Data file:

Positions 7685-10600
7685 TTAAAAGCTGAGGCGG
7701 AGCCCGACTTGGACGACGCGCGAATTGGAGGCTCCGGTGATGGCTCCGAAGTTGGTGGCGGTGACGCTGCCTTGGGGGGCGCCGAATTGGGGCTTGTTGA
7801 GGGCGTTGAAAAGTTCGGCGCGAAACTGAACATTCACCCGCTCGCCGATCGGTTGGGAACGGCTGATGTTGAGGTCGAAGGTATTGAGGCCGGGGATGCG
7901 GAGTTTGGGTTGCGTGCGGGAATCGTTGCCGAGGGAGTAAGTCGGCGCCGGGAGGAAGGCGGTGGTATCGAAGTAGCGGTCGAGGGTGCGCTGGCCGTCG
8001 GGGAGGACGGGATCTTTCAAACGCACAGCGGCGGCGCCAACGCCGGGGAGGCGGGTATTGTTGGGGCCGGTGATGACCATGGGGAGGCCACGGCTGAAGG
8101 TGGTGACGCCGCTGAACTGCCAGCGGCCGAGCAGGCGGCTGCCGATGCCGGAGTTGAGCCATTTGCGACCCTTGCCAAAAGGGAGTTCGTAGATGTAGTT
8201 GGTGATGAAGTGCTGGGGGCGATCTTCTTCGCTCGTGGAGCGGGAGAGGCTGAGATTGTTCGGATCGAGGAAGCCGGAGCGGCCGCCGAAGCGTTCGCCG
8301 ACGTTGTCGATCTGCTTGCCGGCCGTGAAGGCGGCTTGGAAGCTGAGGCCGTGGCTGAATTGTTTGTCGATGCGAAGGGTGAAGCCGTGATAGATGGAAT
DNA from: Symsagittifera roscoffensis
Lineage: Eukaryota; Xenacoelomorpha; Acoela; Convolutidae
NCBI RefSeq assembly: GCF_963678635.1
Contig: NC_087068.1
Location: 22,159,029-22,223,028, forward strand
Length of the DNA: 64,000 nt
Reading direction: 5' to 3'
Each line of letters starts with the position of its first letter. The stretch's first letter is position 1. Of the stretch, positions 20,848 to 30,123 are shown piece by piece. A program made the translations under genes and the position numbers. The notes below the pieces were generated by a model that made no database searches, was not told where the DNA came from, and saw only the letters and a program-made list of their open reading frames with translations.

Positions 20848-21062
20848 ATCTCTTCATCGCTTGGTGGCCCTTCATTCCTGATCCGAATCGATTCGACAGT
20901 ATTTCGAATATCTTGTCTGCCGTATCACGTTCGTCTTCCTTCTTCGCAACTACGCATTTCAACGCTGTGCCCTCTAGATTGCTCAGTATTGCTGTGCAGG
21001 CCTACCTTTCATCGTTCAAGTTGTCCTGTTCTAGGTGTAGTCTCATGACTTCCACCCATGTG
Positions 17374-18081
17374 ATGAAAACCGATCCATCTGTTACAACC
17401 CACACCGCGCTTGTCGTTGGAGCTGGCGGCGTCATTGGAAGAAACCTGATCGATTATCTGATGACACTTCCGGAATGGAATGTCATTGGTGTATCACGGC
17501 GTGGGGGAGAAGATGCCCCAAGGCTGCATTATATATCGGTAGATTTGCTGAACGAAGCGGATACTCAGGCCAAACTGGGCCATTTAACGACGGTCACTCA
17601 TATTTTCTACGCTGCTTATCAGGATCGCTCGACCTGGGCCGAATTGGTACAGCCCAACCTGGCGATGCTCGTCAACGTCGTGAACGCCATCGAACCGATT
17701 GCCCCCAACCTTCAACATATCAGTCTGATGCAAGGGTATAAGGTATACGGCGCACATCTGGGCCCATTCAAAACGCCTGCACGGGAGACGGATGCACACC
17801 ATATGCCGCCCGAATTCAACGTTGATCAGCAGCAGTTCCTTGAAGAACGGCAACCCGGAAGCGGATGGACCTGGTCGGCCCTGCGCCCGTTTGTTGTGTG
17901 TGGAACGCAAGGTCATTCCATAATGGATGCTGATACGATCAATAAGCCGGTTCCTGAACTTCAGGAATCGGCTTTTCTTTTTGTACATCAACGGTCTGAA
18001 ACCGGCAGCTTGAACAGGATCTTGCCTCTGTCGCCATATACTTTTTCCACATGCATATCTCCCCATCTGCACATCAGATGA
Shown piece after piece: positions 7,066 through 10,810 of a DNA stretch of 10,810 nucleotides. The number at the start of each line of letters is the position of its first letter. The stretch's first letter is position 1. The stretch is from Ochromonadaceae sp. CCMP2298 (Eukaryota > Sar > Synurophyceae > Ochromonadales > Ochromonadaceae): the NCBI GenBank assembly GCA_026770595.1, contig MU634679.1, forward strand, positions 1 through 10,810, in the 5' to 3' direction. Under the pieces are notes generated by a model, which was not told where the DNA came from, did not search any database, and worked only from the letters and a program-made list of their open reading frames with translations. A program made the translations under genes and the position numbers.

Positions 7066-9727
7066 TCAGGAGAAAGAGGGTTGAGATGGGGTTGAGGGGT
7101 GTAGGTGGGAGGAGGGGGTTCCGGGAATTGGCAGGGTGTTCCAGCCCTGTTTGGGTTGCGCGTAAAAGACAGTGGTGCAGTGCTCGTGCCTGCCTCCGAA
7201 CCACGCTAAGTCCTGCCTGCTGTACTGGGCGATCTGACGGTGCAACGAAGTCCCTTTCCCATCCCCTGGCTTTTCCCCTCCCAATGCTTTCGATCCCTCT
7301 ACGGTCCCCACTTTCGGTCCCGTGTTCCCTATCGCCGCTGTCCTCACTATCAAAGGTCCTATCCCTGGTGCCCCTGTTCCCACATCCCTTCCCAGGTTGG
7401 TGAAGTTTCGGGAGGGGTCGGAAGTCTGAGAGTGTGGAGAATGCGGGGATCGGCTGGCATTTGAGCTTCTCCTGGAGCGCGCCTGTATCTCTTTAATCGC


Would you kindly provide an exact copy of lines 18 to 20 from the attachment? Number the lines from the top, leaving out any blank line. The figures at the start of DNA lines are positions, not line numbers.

Positions 20848-21062
20848 ATCTCTTCATCGCTTGGTGGCCCTTCATTCCTGATCCGAATCGATTCGACAGT
20901 ATTTCGAATATCTTGTCTGCCGTATCACGTTCGTCTTCCTTCTTCGCAACTACGCATTTCAACGCTGTGCCCTCTAGATTGCTCAGTATTGCTGTGCAGG